In this environment, anything that unions can do alone, with dwindling power, will be insufficient. The challenge for labor, at a moment of historic weakness, is to figure out how unions can support and be involved in movements and campaigns that expand, rather than narrow, the scope and scale of what we are organizing and bargaining for. It may seem counterintuitive, but it is thinking bigger and broadening our vision, goals, and demands—even at a moment of weakness—that offers a path to resurgent unions and a more equal and just country and world.
Friday, Jul 15, 2016, 5:02 pm · By Kali Robinson
Donald Trump’s vice-presidential pick of Indiana Gov. Mike Pence should have workers worried.
“Mike Pence has waged repeated attacks on working Hoosiers as governor and will without a doubt continue the attacks alongside his anti-worker running mate Donald Trump who is ‘100 percent right to work,’” said Brett Voorhies, president of the Indiana State AFL-CIO, shortly after news of the announcement broke Friday.
Friday, Jul 15, 2016, 8:19 am · By Moshe Z. Marvit
Since 2005, a dispersed group of sub-minimum wage workers has been performing online tasks for pennies through an Amazon-controlled marketplace called Mechanical Turk. These workers tag photos, transcribe audio, take surveys, and do whatever current computer technology cannot. Their work-product is littered across the Internet, and through academic publications, but they have largely remained invisible. Various studies have attempted to take a closer look, but any given study is limited when it must rely on self-reporting from an anonymous workforce.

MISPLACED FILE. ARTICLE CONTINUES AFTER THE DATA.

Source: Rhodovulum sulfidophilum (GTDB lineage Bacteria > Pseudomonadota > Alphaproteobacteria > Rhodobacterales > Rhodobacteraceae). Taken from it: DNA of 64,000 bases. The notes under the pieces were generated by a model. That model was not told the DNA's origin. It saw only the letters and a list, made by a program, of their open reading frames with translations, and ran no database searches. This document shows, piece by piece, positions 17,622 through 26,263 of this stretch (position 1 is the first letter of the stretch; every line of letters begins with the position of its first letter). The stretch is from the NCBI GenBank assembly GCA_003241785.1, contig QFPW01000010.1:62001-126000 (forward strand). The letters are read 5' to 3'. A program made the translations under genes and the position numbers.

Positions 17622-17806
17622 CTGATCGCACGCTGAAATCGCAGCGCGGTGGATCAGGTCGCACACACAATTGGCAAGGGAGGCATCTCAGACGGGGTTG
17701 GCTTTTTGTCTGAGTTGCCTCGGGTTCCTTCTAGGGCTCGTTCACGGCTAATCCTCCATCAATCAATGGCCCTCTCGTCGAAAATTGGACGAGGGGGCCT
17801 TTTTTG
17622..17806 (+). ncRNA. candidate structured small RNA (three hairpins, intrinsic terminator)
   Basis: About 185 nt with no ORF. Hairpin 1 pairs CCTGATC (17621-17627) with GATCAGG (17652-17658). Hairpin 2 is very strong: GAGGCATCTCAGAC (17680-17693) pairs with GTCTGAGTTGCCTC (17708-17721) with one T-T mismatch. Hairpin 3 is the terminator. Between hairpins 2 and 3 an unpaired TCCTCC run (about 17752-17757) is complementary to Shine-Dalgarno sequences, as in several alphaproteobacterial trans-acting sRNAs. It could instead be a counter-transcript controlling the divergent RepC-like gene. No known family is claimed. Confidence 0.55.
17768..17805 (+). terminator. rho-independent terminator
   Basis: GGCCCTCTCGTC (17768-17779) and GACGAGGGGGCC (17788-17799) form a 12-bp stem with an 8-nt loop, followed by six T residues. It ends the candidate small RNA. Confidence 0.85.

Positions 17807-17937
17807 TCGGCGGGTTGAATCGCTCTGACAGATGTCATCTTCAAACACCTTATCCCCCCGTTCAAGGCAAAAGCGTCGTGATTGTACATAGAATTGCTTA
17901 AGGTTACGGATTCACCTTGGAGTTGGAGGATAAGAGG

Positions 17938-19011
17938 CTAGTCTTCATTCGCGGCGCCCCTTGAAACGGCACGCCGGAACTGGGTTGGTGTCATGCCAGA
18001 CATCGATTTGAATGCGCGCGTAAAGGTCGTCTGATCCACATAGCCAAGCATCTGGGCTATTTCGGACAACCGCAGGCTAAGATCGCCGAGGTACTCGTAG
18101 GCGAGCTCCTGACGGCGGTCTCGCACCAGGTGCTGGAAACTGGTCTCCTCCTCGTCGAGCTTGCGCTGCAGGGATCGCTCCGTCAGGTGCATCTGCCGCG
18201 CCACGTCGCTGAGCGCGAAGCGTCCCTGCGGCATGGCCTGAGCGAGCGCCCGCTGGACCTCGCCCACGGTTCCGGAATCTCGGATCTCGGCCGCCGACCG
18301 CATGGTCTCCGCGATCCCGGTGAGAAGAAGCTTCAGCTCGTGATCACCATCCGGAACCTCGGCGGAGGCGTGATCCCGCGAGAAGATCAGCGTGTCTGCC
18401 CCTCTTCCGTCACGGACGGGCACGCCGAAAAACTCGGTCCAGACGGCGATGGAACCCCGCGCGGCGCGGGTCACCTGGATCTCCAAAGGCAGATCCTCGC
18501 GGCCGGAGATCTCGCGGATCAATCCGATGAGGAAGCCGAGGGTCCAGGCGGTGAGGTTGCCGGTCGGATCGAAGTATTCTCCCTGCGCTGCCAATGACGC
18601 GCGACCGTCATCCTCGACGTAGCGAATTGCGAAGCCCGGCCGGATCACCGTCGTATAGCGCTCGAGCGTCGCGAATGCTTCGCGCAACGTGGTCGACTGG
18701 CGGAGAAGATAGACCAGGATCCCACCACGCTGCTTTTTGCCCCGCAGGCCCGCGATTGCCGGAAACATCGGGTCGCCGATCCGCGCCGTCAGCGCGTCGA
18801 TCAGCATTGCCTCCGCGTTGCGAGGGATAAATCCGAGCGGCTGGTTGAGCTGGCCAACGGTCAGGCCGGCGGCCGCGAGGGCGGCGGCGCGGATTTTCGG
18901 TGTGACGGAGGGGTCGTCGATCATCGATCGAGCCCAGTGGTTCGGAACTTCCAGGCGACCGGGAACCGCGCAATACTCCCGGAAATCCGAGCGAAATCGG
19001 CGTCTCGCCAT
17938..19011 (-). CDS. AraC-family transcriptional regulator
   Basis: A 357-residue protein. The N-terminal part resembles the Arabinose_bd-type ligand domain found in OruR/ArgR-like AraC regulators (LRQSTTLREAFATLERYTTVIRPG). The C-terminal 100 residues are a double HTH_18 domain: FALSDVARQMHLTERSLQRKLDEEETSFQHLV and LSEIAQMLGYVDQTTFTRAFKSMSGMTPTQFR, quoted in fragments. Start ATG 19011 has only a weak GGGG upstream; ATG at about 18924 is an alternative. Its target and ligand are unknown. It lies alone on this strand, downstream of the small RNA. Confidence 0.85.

This week, the Pew Research Center released a major study that fills in some of the gaps in understanding who the "Turkers" are.
Thursday, Jul 14, 2016, 4:40 pm · By Marilyn Katz
For those still wondering why Donald Trump and Bernie Sanders are so popular, one needs look no further than Chicago’s West Side, where, as the Chicago Tribune reported recently, the last American-made Oreo rolled off the production line, as the cookie and 600 good-paying jobs left for their new home in Salinas, Mexico.
It’s not simply the fact that 600 workers, most of whom were African American or Latino, lost their jobs and their ability to support their families and pay their rent, mortgages and taxes. It’s also that the organizations these workers had put their faith in—the company, the union, their government—did nothing to prevent their catastrophe.
Tuesday, Jul 12, 2016, 4:15 pm · By Shaun Richman
When the hell did the federal government get bolder than most labor unions about asserting the legal rights of workers?
On Monday, in a 3-1 ruling, the National Labor Relations Board (NLRB) reversed a Bush the Younger-era precedent that gave employers a say over whether temporary and subcontracted workers can be included in the same bargaining unit as the regular, full-time employees with whom they work beside. Go figure, most employers said “no” to the proposition that people who work shoulder to shoulder, but are paid from separate checkbooks, could bargain together in the same union. But the new Miller & Anderson, Inc. decision could force subcontractors to bargain with a certified union over the wages and working conditions determined by the controlling employer.
The ruling comes hot on the heels of the Board’s American Baptist Homes decision. That case re-established a balancing test for whether a boss’ employment of permanent replacement strikers is actually motivated by a desire to bust a union —which goes a long way towards restoring a legal right to strike.
And, of course, the Board’s attempt to expedite representation elections by holding frivolous management objections in abeyance until after the workers vote nearly broke the Congress. (Seriously, if you want to drink some delicious boss’ tears Google “quickie NLRB election.”)
As veteran union organizer Stephen Lerner succinctly puts it, “Unions have been significantly hobbled by the legal regime, and a lack of imagination to challenge it.” I have advocated that unions should pursue an agenda of judicial activism. These recent NLRB actions prove that the time is ripe to challenge the rules of the system that keep unions shackled. I’ve spent most of my career complaining about how slow and ineffective the NLRB is, as have most union organizers. That bias should not blind us to the opportunity of the moment.